A Qualitative Research on Portfolio Keeping in English as a Foreign Language Writing

By Aydin, Selami | The Qualitative Report, May 2010 | Go to article overview

A Qualitative Research on Portfolio Keeping in English as a Foreign Language Writing


Aydin, Selami, The Qualitative Report


Introduction

The present study was conducted under the guidance of three factors. First of all, as the related literature indicates, studies on portfolio keeping mainly focus on the EFL writing skills of learners but not of teachers or pre-service teachers. Secondly, little attention has been paid to the problems on portfolio keeping in EFL writing and the research activities mostly focused on the positive effects of portfolios. Thirdly, the studies conducted in Turkey are too limited to draw conclusions about the positive or negative effects of portfolio keeping on the writing skills of both learners and pre-service teachers. In other words, portfolio keeping might be a way to overcome poor writing instruction during teacher training process. Thus, it seems necessary to investigate the positive effects of portfolio keeping on EFL writing. With these concerns in mind, the paper focuses on two issues: the contributions of portfolio keeping to the writing skills of EFL pre-service teachers, and the possible problems related to portfolio keeping in EFL writing.

Magnan (1985) asserts that the purposes of writing for foreign language learners include practicing grammatical forms and structures, vocabulary, and spelling, using information in context, and expressing their ideas, feelings, opinions, thoughts, and attitudes. Writing in a foreign language also has some pedagogical purposes such as reinforcement, training, imitation, communication, fluency, and learning (Raimes, 1987). Briefly, according to Scarcella and Oxford (1995), writing in a foreign language helps learners improve their grammatical, strategic, sociolinguistic, and discourse competencies in the target language. However, writing in English as a foreign language constitutes one of the problematic areas in language teaching and learning in Turkey due to some considerable reasons. Basically, it is difficult to argue that the competencies in question can be properly acquired by Turkish EFL learners since writing instruction is neglected during the language learning process at primary and secondary schools, except for those schools with intensive language programs.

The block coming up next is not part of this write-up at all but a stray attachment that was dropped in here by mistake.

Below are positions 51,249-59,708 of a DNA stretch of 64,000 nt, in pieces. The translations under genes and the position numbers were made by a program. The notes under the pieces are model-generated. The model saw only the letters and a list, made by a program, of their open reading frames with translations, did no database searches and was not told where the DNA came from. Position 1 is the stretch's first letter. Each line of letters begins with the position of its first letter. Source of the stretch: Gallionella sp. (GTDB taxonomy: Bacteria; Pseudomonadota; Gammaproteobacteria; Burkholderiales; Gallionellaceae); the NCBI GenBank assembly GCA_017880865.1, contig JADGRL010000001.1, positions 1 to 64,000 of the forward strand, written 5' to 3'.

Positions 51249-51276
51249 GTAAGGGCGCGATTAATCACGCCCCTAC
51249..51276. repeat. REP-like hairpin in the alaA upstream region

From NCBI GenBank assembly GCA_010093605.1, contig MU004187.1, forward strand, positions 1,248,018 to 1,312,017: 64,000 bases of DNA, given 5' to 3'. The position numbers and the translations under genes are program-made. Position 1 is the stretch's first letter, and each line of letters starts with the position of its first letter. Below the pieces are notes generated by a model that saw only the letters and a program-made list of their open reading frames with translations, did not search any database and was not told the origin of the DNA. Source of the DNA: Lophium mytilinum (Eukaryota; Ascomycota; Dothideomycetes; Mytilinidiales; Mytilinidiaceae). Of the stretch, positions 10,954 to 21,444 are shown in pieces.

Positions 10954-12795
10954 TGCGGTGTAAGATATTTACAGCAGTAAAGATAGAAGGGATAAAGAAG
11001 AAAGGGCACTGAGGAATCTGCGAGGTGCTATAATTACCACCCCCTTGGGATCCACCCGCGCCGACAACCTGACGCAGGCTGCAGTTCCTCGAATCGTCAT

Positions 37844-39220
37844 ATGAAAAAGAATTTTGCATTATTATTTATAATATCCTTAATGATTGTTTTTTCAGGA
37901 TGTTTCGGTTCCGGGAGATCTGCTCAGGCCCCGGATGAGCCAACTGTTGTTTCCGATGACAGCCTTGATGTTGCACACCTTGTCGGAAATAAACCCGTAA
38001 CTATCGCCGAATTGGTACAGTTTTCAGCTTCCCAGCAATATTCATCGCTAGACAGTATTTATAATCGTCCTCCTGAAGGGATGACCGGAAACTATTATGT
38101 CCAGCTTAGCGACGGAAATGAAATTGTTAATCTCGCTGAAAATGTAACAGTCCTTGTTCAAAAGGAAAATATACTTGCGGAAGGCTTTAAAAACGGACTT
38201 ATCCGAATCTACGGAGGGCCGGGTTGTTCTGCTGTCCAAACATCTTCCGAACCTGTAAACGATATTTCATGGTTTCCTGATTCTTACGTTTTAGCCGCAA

Two reasons for the negligence in writing instruction are exam-oriented language classes and grammar- and reading-based textbooks. In addition to the teaching methods and materials, language teachers also play a key role in developing and improving the writing skills of EFL learners. However, there exist two potential problems with regard to the writing skills of Turkish EFL teachers: writing instruction that is neglected at primary and secondary education and limited writing instruction at higher education.

Secondary and higher education for language teacher training in Turkey consists of several steps. Having completed their first year in secondary education, students are guided to various programs such as Language, Science, Social Sciences and Mathematics. Secondly, language learners who have graduated from high school programs are selected and placed in various departments such as English Language Teaching, English Language and Literature, Linguistics, English and American Language and Culture, and Translation and Interpreting Studies in accordance with their preferences and their scores in the Foreign Language Examination, an official and central examination for selection and placement of students in the mentioned departments. The examination is a multiple choice test that consists of reading comprehension and grammar items. Dramatically and critically enough, it does not include any items that assess listening, speaking and writing skills. Therefore, to prepare for the examination, students studying in language programs at high schools usually ignore productive and communicative skills, only focusing on reading skills and grammar.

The second problem concerns writing instruction at higher education level. Writing classes are taught three hours a week during the first year in English Language Teaching programs. …

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